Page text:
OHDSI MEETINGS THIS WEEK
OHDSI Community Call - Tuesday at 12pm ET
US TOLL: +1-415-655-0001
Meeting Number: 199 982 907
CDM and Vocabulary Working Group - Tuesday at 1pm ET
US toll-free: +1 (877) 565-9999
Attendee access code: 8810735 36
OHDSI Atlas/WebAPI Working Group - Wednesday’s at 10am ET
Population-Level Estimation (Western Hemisphere) Workgroup - Thursday at 12pm ET
GIS Working Group Meeting - Next Monday (December 10th) at 10am ET
Meeting Number: 735 317 239
Simple, modern video meetings for the global workforce. Join from anywhere, including your desktop, browser, mobile device, or video room device.
2019 European Symposium - Registration is open for second annual European Symposium, set to take place March 29th, 2019 in Rotterdam, Netherlands. For more details, including where to register, check out Peter’s post: European OHDSI Symposium Registration now open!
2019 OHDSI F2F - SAVE THE DATE! The 2019 OHDSI F2F will take place on June 3-4th 2019 at Case Western Reserve University in Cleveland, OH. For more details about the meeting, please join tomorrow’s OHDSI call
2018 OHDSI Symposium Materials - All slides, handouts and abstracts from this year’s symposium have been uploaded here: https://www.ohdsi.org/past-events/2018-ohdsi-symposium-materials/
2018 OHDSI Symposium Recording - Video records from the main symposium are available here: https://www.ohdsi.org/2018-ohdsi-symposium-videos/
2018 Tutorial Recordings - * Intro tutorial videos are online! Advanced tutorials will be posted shortly.
CDM Tutorial: https://www.ohdsi.org/past-events/2018-tutorials-omop-common-data-model-and-standardized-vocabularies/
OHDSI Ecosystem: https://www.ohdsi.org/past-events/2018-tutorials-overview-of-the-ohdsi-analysis-ecosystem/
You have to put up with the risk of being misunderstood if you are going to try to communicate.
Edie Sedgwick COMMUNITY PUBLICATIONS
Overview and experience of the YODA Project with clinical trial data sharing after 5 years
Columbia Open Health Data, clinical concept prevalence and co-occurrence from electronic health records
CN Ta, M Dumontier, G Hripcsak, NP Tatonetti and C Weng,
Scientific data, Nov 27 2018
Columbia Open Health Data (COHD) is a publicly accessible database of electronic health record (EHR) prevalence and co-occurrence frequencies between conditions, drugs, procedures, and demographics. COHD was derived from Columbia University Irving Medical Center's Observational Health Data Sciences and Informatics (OHDSI) database. The lifetime dataset, derived from all records, contains 36,578 single concepts (11,952 conditions, 12,334 drugs, and 10,816 procedures) and 32,788,901 concept pairs from 5,364,781 patients. The 5-year dataset, derived from records from 2013-2017, contains 29,964 single concepts (10,159 conditions, 10,264 drugs, and 8,270 procedures) and 15,927,195 concept pairs from 1,790,431 patients. Exclusion of rare concepts (count ≤ 10) and Poisson randomization enable data sharing by eliminating risks to patient privacy. EHR prevalences are informative of healthcare consumption rates. Analysis of co-occurrence frequencies via relative frequency analysis and observed-expected frequency ratio are informative of associations between clinical concepts, useful for biomedical research tasks such as drug repurposing and pharmacovigilance. COHD is publicly accessible through a web application-programming interface (API) and downloadable from the Figshare repository. The code is available on GitHub.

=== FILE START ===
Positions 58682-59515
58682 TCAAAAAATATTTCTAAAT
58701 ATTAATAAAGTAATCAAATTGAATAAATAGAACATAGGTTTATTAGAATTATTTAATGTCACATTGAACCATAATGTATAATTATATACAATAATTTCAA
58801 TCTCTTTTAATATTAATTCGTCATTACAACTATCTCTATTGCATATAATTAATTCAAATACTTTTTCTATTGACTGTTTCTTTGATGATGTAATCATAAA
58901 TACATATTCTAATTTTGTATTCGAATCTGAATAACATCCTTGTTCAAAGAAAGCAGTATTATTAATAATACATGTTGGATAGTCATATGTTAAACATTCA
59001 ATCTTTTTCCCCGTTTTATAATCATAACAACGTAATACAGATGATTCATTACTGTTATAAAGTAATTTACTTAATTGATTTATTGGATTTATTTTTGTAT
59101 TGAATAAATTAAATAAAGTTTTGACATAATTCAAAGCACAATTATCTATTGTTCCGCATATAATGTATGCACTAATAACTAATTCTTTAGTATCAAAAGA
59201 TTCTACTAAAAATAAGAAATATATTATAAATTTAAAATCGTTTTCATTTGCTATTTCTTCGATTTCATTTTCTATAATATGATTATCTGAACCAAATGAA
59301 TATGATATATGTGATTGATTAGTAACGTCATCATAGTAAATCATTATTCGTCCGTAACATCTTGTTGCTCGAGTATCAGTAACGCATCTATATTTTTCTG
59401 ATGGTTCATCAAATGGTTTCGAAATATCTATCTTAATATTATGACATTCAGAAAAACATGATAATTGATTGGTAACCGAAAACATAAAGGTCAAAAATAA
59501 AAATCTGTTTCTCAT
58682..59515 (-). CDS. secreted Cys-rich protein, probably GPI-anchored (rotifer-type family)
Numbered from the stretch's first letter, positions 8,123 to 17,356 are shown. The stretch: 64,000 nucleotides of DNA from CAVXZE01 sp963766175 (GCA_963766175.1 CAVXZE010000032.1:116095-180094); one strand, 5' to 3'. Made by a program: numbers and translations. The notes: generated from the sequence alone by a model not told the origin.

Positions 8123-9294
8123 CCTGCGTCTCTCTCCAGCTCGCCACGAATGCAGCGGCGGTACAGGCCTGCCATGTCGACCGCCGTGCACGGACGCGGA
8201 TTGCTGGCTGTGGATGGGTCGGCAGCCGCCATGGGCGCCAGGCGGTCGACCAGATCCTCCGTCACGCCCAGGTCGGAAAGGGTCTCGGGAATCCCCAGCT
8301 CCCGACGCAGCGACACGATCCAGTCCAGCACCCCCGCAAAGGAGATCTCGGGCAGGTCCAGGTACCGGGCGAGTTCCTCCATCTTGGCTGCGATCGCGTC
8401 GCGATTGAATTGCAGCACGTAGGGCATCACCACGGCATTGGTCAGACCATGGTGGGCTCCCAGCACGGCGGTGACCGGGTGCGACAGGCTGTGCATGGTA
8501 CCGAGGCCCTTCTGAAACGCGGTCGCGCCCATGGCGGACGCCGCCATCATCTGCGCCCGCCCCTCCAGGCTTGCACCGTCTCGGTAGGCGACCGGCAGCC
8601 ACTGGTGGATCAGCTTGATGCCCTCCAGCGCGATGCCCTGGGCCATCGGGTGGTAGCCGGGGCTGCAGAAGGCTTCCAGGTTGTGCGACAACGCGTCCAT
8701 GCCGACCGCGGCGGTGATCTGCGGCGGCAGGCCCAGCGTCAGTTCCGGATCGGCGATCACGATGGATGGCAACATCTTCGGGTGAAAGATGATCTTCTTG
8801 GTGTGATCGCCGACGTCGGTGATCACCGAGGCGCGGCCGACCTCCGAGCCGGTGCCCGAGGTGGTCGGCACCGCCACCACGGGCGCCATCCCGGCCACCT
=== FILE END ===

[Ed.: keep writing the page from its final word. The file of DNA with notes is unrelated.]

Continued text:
Trends in anesthesiology research: a machine learning approach to theme discovery and summarization.
A Rusanov, R Miotto and C Weng,
JAMIA open, Oct 2018
Traditionally, summarization of research themes and trends within a given discipline was accomplished by manual review of scientific works in the field. However, with the ushering in of the age of "big data," new methods for discovery of such information become necessary as traditional techniques become increasingly difficult to apply due to the exponential growth of document repositories. Our objectives are to develop a pipeline for unsupervised theme extraction and summarization of thematic trends in document repositories, and to test it by applying it to a specific domain.To that end, we detail a pipeline, which utilizes machine learning and natural language processing for unsupervised theme extraction, and a novel method for summarization of thematic trends, and network mapping for visualization of thematic relations. We then apply this pipeline to a collection of anesthesiology abstracts.We demonstrate how this pipeline enables discovery of major themes and temporal trends in anesthesiology research and facilitates document classification and corpus exploration.The relation of prevalent topics and extracted trends to recent events in both anesthesiology, and healthcare in general, demonstrates the pipeline's utility. Furthermore, the agreement between the unsupervised thematic grouping and human-assigned classification validates the pipeline's accuracy and demonstrates another potential use.The described pipeline enables summarization and exploration of large document repositories, facilitates classification, aids in trend identification. A more robust and user-friendly interface will facilitate the expansion of this methodology to other domains. This will be the focus of future work for our group.